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Question Windows 10/11 "S Mode", and Firefox browser market share. Could this be improved? Chromium Firefox?


No Lifer
Aug 25, 2001
As you may or may not know, most lower-end Windows laptops come shipped in "S Mode". Which is a mode, in which you CANNOT install "normal" Win32 apps, you can ONLY install apps from the Windows Store (Universal Apps for Windows, which use a different API set).

Traditionally, myself and most of my friends and family use Firefox (not without my influence). IMHO, it's way better for privacy than Google's Chrome browser, but both are in the same boat with an "S Mode" laptop - neither can be installed directly.

This of course, would tend to cut into Firefox's market share, I feel, more than Chrome's, per se.

Firefox, when S Mode was announced, published a paper on WHY they "could not" release a version of Firefox for "S Mode" client PCs, because MS had restricted several of the APUs that they utilize, and thus could not port Firefox to "S Mode".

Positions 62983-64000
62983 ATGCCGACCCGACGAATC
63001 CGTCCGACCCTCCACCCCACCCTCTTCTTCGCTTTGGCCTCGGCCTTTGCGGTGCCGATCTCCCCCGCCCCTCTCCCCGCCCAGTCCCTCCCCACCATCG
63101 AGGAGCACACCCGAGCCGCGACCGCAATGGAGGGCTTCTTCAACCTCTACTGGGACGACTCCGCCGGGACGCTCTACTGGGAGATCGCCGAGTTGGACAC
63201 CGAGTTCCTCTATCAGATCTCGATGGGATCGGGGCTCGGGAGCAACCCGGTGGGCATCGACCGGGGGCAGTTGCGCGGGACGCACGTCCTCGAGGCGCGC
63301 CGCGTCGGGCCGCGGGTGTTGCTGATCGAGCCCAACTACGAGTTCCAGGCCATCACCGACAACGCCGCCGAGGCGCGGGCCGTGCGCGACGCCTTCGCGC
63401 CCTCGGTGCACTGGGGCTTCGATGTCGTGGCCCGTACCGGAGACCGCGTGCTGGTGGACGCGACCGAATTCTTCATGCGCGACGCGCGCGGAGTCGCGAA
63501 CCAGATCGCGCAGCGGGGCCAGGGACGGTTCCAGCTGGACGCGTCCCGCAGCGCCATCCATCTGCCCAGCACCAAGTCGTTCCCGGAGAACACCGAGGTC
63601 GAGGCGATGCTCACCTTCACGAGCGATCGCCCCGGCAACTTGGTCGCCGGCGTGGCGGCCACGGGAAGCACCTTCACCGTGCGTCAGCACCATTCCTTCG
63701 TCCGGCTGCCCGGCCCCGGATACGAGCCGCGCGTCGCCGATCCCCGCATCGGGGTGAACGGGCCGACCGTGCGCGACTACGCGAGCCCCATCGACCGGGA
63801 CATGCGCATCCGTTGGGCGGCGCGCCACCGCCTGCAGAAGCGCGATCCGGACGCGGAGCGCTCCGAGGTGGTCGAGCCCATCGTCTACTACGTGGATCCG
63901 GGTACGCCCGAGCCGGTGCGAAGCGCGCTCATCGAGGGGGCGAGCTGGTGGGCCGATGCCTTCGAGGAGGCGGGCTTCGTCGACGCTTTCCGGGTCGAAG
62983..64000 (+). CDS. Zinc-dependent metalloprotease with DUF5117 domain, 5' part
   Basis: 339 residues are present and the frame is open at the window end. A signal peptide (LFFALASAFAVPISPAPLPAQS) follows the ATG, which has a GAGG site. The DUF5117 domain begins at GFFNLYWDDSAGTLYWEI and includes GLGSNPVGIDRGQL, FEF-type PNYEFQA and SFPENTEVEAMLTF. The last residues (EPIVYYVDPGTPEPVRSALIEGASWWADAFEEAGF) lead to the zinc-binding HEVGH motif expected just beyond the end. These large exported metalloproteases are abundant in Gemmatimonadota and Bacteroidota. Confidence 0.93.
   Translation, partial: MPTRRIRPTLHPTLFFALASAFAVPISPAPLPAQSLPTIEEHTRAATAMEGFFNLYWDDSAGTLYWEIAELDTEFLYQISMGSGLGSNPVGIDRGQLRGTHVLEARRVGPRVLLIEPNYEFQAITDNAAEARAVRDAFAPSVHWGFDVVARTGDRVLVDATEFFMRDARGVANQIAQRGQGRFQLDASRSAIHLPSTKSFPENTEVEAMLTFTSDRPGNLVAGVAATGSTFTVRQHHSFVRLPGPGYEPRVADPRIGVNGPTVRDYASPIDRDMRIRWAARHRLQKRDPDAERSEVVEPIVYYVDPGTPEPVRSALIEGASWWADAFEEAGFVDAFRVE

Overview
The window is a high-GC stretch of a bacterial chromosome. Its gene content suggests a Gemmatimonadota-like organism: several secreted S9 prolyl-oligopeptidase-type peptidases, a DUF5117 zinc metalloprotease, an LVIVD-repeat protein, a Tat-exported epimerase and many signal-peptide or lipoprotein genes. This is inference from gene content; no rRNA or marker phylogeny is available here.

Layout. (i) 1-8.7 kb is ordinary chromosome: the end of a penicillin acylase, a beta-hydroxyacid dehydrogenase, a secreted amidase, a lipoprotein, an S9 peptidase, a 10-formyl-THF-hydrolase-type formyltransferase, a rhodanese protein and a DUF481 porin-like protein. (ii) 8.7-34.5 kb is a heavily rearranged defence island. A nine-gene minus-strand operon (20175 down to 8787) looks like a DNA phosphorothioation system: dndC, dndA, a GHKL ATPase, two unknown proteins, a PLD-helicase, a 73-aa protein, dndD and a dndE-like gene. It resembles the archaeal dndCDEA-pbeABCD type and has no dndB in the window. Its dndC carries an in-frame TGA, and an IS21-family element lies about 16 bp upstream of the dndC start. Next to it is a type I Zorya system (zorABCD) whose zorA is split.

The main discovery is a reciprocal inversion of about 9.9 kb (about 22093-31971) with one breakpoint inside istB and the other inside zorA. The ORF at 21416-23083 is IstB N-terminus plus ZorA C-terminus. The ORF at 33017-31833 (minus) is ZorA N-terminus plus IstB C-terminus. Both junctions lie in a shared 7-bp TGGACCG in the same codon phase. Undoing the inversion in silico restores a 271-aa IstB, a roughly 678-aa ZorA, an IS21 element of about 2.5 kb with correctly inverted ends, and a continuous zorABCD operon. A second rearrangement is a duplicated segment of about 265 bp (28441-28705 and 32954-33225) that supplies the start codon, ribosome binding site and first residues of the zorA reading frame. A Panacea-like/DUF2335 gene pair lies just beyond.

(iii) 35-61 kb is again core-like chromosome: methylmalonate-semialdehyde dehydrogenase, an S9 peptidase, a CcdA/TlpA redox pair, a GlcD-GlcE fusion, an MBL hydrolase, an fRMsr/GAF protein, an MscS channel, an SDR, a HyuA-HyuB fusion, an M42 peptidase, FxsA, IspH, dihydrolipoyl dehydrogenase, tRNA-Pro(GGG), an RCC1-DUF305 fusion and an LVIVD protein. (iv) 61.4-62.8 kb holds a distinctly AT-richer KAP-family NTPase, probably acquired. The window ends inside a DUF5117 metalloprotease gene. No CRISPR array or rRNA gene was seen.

What I am proposing is a whole re-skinning of MS's own Chromium browser, to LOOK like Firefox, offer the same sort of site/ad/cookie-blocking that makes Firefox so popular, but compatible with an "S Mode" Windows Client. Since MS's Edge browser is Chromium-based, this should not be s surprise. I believe that Brave and Opera are also browser-engine re-skins.

I feel that with the prevalence of "S Mode" laptops out there, and the number of people "blocked" from installing "normal" Firefox, that this is the best / only way to avoid Firefox from bleeding market-share to MS's in-built browser Edge (based on Chromium).


Elite Member
Super Moderator
Mar 20, 2000
*I* can, but I've run into people that cannot. You need an MS ID to turn it off, and they couldn't figure out how to get one.
they don't sound like the type of people who would be running alt browsers to begin with.